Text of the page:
Raff Ciccone

Raffaele "Raff" Ciccone (born 1 November 1983) is an Australian politician who is a Senator for Victoria, representing the Australian Labor Party. He was appointed to the Senate on 6 March 2019 following the resignation of Jacinta Collins.

Raff Ciccone
Raff Ciccone.png
Senator for Victoria
Assumed office
6 March 2019
Preceded byJacinta Collins
Personal details
Born
Raffaele Ciccone

(1983-11-01) 1 November 1983 (age 38)[1]
East Melbourne, Victoria, Australia
CitizenshipAustralian
Political partyLabor
Spouse(s)None
Alma materDeakin University
University of Melbourne
Websitesenatorciccone.com.au

Early lifeEdit

Ciccone was born on 1 November 1983 in East Melbourne, Victoria.[2] He is one of two sons born to Italian parents who immigrated to Australia in the 1960s.[3] He grew up in Huntingdale in Melbourne's southeast.[4] He holds degrees in arts and commerce from Deakin University and the University of Melbourne.[5] Ciccone became a senior official in the Shop, Distributive and Allied Employees Association (SDA).[6] In this role he represented retail, fast food and warehouse workers, including those that had been underpaid by 7-Eleven.[7] He was elected to the board of Link Health and Community in 2009, and from December 2017 served as the organisation's chair.[5]

PoliticsEdit

Ciccone joined the Australian Labor Party in 2000. Before entering the Senate, Ciccone worked in financial planning and as an adviser to Senator Jacinta Collins and was a vice-president of the Australian Labor Party (Victorian Branch).[6] He was an unsuccessful candidate for Labor's Senate ticket in Victoria prior to the 2013 federal election.[8] He also stood for election to the Monash City Council in 2008 and 2016, but was unsuccessful.[9][10]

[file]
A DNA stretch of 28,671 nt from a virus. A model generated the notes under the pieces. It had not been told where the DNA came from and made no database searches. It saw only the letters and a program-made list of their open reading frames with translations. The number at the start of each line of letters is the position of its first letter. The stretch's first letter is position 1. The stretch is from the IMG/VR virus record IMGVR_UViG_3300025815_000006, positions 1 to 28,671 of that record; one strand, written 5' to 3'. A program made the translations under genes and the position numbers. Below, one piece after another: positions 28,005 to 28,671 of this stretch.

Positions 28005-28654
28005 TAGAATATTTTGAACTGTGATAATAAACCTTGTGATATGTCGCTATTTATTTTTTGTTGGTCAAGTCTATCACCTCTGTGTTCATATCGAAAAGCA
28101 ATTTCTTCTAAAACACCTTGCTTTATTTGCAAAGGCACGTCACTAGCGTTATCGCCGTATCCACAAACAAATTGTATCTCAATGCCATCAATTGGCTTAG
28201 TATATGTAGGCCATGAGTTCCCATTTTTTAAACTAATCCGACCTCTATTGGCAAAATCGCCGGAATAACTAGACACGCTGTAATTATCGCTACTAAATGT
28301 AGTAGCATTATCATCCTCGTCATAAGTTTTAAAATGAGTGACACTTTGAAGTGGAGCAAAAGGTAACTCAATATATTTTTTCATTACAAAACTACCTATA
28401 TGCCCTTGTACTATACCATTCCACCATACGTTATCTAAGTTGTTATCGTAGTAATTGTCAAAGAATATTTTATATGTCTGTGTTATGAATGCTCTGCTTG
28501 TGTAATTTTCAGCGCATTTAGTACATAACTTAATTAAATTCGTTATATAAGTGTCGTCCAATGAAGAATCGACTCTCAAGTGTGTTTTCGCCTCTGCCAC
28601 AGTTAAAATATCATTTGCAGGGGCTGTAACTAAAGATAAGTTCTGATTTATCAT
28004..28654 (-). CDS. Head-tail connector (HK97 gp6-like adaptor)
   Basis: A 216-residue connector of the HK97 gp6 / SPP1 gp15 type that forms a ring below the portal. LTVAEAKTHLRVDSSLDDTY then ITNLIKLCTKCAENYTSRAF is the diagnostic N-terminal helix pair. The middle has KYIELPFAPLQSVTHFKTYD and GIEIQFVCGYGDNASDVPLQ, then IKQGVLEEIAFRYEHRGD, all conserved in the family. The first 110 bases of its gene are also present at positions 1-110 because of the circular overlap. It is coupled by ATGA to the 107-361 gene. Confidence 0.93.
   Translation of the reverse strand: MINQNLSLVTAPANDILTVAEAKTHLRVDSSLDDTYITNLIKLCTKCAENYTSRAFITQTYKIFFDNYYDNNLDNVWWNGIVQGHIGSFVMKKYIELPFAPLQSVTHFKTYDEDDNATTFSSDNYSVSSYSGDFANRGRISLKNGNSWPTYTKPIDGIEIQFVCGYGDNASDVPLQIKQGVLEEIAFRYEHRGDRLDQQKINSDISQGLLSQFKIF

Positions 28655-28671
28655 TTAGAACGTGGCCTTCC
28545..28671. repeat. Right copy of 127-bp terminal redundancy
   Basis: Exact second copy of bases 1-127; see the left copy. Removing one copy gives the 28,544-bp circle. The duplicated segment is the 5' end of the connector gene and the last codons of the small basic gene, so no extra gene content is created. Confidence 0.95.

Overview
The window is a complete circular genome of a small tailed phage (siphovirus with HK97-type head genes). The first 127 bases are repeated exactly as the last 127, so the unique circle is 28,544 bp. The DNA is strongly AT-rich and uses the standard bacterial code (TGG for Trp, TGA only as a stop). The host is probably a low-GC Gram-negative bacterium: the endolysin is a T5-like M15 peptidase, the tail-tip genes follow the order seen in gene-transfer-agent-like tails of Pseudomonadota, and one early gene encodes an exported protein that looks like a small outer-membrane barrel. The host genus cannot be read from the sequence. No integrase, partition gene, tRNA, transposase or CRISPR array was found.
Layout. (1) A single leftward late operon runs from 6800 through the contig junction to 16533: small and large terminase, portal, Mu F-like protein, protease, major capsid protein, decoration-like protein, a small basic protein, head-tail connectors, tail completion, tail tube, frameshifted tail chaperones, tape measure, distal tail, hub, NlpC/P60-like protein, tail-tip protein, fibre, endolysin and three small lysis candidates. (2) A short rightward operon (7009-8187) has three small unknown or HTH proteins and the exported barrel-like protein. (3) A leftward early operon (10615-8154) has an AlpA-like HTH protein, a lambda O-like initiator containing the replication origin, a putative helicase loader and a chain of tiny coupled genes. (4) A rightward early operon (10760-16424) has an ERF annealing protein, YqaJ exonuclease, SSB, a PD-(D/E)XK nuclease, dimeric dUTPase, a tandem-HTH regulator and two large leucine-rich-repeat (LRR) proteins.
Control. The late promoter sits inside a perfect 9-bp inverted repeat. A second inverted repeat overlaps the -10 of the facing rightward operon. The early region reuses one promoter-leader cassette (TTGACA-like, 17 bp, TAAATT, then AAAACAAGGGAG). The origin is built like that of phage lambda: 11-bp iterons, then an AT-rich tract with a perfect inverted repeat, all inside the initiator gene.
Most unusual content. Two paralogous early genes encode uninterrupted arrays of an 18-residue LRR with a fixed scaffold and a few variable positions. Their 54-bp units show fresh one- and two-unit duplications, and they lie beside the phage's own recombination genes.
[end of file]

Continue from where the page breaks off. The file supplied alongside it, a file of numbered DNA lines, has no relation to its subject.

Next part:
Ciccone was appointed to the Senate on 6 March 2019 to fill a casual vacancy caused by the resignation of Jacinta Collins.[11][12] As a Senator, Ciccone has advocated for stronger penalties against employers found to commit wage theft.[13] Since 2019 he has served as Deputy Opposition Whip in the Senate and in the Parliament's Joint Standing Committees on Migration and on Treaties while serving as Chair on the Senate Select Committee on Temporary Migration. Ciccone is also the Vice-Chair of the Australia-Italy Parliamentary Network Group. Since 2020 Ciccone has also served on the Joint Standing Committee on Trade and Investment and Growth and as Co-Chair of the Parliamentary Friends of Landcare.[14]

In October 2020 it was reported that Ciccone had joined an informal cross-party grouping of parliamentarians known as the Wolverines who take a hawkish position on China.[15][16] He is connected to the pro-resources grouping of his party, known as the Otis Group, along with Joel Fitzgibbon and Don Farrell and supports having debate on lifting the prohibition on nuclear power in Australia.[17][18]

On 7 August 2020, Ciccone was appointed to the ALP's national executive.[19][20]

Since March 2021, Ciccone has served on the Senate Legal and Constitutional Affairs Committee.[21] In October 2021, he was appointed to the Senate Rural and Regional Affairs and Transport Committee. [22]